Still, for the industry overall, “Fuller-than-desired inventories required significant promotional markdowns to achieve even such mediocre performance,” said Thomas Tashjian, analyst at First Manhattan,
He noted that apparel profits will be flat and that apparel inventories are still heavy and likely to add to “the traditional level of losses” in January and February.
Spiegel’s vice chairman, president and ceo John J. Shea, said, “Demand for cold weather items improved in December, particularly at Eddie Bauer. However, the stronger response was offset by a higher level of promotional pricing.” Total Spiegel sales were up 5 percent to $475.2 million.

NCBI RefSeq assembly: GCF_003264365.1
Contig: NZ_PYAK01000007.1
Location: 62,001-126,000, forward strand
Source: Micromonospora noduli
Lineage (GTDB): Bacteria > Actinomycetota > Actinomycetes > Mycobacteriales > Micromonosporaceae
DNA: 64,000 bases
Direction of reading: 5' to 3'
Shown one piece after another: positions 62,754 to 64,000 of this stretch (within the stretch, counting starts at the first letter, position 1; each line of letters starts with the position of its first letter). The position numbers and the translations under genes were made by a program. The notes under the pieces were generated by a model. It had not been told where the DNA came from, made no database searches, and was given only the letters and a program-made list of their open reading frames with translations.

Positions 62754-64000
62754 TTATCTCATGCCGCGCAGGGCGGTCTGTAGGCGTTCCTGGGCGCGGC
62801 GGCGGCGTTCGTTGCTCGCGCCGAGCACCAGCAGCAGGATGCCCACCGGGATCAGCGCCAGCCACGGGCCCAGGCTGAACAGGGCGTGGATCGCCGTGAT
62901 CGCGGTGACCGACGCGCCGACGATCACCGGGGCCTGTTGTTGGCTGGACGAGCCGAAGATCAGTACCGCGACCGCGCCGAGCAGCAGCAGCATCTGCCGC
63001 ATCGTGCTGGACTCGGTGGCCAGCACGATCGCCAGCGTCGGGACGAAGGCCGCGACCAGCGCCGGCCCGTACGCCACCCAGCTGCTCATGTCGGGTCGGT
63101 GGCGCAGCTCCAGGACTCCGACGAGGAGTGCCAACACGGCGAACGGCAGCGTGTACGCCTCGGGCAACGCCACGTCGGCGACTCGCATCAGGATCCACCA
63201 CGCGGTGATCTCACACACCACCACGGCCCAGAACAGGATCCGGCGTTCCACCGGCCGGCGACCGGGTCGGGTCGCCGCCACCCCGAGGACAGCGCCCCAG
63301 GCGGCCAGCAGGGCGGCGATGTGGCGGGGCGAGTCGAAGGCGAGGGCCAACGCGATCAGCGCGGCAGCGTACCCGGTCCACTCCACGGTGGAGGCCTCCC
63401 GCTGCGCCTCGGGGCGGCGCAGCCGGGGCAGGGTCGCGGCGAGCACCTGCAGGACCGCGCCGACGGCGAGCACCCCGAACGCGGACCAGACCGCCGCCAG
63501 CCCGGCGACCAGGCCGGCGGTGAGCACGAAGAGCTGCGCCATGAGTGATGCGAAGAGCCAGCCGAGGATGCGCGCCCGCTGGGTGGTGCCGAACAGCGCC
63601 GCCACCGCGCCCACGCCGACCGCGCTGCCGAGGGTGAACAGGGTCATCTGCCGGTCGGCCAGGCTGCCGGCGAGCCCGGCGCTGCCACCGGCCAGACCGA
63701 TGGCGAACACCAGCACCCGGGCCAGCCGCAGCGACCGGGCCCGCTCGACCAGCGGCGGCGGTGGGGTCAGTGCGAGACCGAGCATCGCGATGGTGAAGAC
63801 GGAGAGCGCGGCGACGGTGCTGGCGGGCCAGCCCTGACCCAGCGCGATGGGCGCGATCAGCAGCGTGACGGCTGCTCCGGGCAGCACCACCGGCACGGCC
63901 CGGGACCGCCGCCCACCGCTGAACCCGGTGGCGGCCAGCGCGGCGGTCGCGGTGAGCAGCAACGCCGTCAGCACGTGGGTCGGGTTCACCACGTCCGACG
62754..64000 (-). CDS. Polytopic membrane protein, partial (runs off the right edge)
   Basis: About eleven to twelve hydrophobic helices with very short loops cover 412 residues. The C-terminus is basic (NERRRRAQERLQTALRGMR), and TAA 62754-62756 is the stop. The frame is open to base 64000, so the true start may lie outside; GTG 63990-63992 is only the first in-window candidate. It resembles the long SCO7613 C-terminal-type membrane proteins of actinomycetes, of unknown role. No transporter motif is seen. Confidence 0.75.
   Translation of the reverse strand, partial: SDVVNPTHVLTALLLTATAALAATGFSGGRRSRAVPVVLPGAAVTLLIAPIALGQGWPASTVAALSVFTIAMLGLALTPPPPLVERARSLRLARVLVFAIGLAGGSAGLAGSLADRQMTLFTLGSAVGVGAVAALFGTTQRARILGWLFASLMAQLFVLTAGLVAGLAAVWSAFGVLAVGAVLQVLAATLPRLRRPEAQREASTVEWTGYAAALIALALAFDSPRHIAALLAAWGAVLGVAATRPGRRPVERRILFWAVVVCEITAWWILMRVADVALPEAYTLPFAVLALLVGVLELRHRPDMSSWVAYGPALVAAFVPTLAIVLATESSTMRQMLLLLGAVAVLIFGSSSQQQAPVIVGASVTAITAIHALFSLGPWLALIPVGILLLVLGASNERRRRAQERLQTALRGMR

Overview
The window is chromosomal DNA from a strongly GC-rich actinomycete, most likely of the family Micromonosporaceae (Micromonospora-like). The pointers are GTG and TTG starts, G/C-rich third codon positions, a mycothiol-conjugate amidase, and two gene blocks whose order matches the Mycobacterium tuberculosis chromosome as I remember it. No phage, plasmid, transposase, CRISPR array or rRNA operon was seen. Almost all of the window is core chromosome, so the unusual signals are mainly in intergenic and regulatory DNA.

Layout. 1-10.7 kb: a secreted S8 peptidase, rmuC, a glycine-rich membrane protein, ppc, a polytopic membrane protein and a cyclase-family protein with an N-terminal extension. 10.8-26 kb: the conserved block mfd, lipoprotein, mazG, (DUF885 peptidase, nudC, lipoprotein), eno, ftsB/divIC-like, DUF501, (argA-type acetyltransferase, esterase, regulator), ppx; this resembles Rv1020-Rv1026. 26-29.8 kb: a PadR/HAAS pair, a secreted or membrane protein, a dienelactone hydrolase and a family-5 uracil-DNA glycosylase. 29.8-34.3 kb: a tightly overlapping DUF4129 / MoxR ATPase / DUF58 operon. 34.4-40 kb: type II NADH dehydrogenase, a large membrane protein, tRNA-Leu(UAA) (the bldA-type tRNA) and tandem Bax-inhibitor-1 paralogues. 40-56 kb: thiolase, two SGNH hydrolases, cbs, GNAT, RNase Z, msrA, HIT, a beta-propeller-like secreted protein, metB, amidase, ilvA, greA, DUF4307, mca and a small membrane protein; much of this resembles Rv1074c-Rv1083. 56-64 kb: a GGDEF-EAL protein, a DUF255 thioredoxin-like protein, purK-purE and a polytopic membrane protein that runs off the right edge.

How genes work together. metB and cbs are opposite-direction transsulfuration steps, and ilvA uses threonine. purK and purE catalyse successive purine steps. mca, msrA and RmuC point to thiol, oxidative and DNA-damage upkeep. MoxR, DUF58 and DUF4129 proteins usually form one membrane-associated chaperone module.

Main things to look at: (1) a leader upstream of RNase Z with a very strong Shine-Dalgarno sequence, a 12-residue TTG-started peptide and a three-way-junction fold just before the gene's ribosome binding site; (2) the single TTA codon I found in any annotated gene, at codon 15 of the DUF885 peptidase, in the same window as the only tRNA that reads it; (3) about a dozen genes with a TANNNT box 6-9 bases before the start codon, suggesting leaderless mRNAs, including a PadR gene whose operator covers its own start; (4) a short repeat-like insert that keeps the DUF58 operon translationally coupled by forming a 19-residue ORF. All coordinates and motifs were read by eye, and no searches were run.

Edward Johnson, Johnson Redbook Service, noted that December “was the most promotional season in memory, resulting in downward pressure on retail company earnings.”
Federated Department Stores Inc. posted same-store sales gains of 2.2 percent in December, with the month highlighted by gains in designer and moderate sportswear, special sizes, special occasion and moderate dresses.
Federated’s chairman and chief executive officer Allen Questrom, said, “While we are pleased with the 3.6 percent comparable-store sales increase produced by Federated divisions in the November-December period, we were disappointed with sales in the month of December itself.”
Total sales increased 34 percent to $1.8 billion, reflecting sales of $365.3 million from Macy’s since the Dec. 19 merger.